This parable teaches us that God’s love and mercy are always available to those who seek His mercy with a sincere, humble and loving heart, no matter what sins they have committed. God is always delighted to welcome us back and forgive even those who have offended Him greatly. But sometimes we can be afraid to approach God to ask Him for forgiveness. We can find it difficult to believe that God could forgive our sins. Even if our sins are so shameful that we feel like we couldn’t look Jesus in the face, but only cower before Him, crying on His feet, we must never believe that Jesus will not forgive us or that our act of trust in His mercy and goodness will be met by an angry and unforgiving God. We must believe that we will be treated like the woman in the Pharisees home.
Throughout the Diary of St. Faustina, Jesus is constantly telling St. Faustina to tell people to trust in His Mercy, Goodness and Love. He teaches her that no-one’s sins are a match for His mercy. But He knows that we will doubt so He constantly told St. Faustina to tell us to place all their trust in Him. This biblical story teaches us a lesson for our relationship with God, but it also applies to our human relationships.
Humans Respond to Love
In our human relationships, these truths also apply. A small amount of love and affection can bring people together, people who have been the greatest enemies for years. This parable wants to help us understand and believe that wherever there are damaged relationships, it can be reconciled, when one side is willing to show love, inspired by the beauty of God’s love, and that can be all that is necessary for love to be reciprocated by the other party.
As We Forgive Those
All reconciliation can be achieved through love. This is one of the main lessons this parable teaches us. It is the love within us that motivates us towards reconciliation with God and with those who have offended us. As Catholics, God expects us to make the effort to make peace with our enemies or to ask for forgiveness when necessary. He knows it is difficult, but it is an important aspect of our Catholic faith.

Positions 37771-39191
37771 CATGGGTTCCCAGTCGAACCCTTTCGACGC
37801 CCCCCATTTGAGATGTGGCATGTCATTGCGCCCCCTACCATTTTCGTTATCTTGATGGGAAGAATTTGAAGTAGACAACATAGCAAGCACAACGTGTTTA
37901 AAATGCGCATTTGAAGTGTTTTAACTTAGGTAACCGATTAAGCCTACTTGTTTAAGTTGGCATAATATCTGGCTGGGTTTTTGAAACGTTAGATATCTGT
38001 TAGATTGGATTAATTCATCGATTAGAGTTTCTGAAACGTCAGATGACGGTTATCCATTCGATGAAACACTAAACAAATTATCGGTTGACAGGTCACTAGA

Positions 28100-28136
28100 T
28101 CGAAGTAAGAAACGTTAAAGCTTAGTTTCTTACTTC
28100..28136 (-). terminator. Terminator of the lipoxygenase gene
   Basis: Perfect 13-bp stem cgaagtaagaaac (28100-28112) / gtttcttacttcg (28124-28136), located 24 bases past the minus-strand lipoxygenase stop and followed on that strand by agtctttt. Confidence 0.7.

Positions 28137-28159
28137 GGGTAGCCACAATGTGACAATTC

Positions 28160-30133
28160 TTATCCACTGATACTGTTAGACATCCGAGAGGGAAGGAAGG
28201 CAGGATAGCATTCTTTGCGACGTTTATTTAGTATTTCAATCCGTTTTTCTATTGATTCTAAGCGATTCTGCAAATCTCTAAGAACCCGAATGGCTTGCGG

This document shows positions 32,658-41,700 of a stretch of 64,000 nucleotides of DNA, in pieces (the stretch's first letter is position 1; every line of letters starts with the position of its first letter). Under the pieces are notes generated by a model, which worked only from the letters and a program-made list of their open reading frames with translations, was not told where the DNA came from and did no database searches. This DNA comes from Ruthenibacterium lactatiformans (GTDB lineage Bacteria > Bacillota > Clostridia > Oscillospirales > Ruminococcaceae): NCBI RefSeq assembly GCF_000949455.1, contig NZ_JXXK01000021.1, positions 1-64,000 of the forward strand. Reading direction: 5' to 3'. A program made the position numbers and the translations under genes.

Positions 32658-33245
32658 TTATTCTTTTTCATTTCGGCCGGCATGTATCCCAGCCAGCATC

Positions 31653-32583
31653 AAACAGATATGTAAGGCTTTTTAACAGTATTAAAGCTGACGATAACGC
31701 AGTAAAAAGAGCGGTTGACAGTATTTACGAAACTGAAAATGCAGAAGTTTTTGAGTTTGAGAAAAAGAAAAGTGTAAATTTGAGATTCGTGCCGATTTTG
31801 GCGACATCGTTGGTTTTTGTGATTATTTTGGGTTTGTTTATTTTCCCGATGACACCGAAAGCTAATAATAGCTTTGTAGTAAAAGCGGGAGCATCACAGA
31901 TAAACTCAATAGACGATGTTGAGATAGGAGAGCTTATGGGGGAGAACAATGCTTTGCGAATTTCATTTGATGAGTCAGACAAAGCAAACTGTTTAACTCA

In the first prayer Jesus gave us, He made it a condition to be reconciled with Him, that we must “forgive those who trespass against us”. We must try to be reconciled with those who have offended us. Sometimes this is not possible, or maybe the other party might reject us, but if that happens, we can then forgive them in our hearts and pray from them.
To Love and to be Loved
There is no mystery to reconciliation. The spirit within us is always pushing us to be reconciled with those we need to make peace with. Reconciliation is part of the greatest force within us, which is to love. Love is not simply a part of our human makeup. It is a part of our spirit which is why it cannot be explained scientifically.
When we feel the need to be reconciled with God, or our fellow man, it means that we are feeling the need to return to a state of being ‘loving’. Sometimes, there are things that can separate people from one other or make them build walls, but deep within our spirit we all have a longing for peace and reconciliation.
Your Sins are Forgiven, Go in Peace
This parable teaches us that we have a natural hunger for peace and reconciliation that can only be fed by God’s love. It is through this eternal and unquenchable love, in the Sacrament of Reconciliation, that the soul encounters God. The confessional is a miraculous place in which the soul encounters the love of God, bestowed on it as an individual. It is a sacred place and a unique moment in the life of a soul. It is a moment in time where a human reconciles itself with the Almighty.
When the sinful woman was kneeling before Jesus crying because of her sins, she was going to confession. She was sorry for what she had done and Jesus knew it. We must remember this when we go to confession. Jesus knows that we are sorry for our sins, and we should imagine Him telling us too, “your faith has saved you, your sins are forgiven, go in peace”.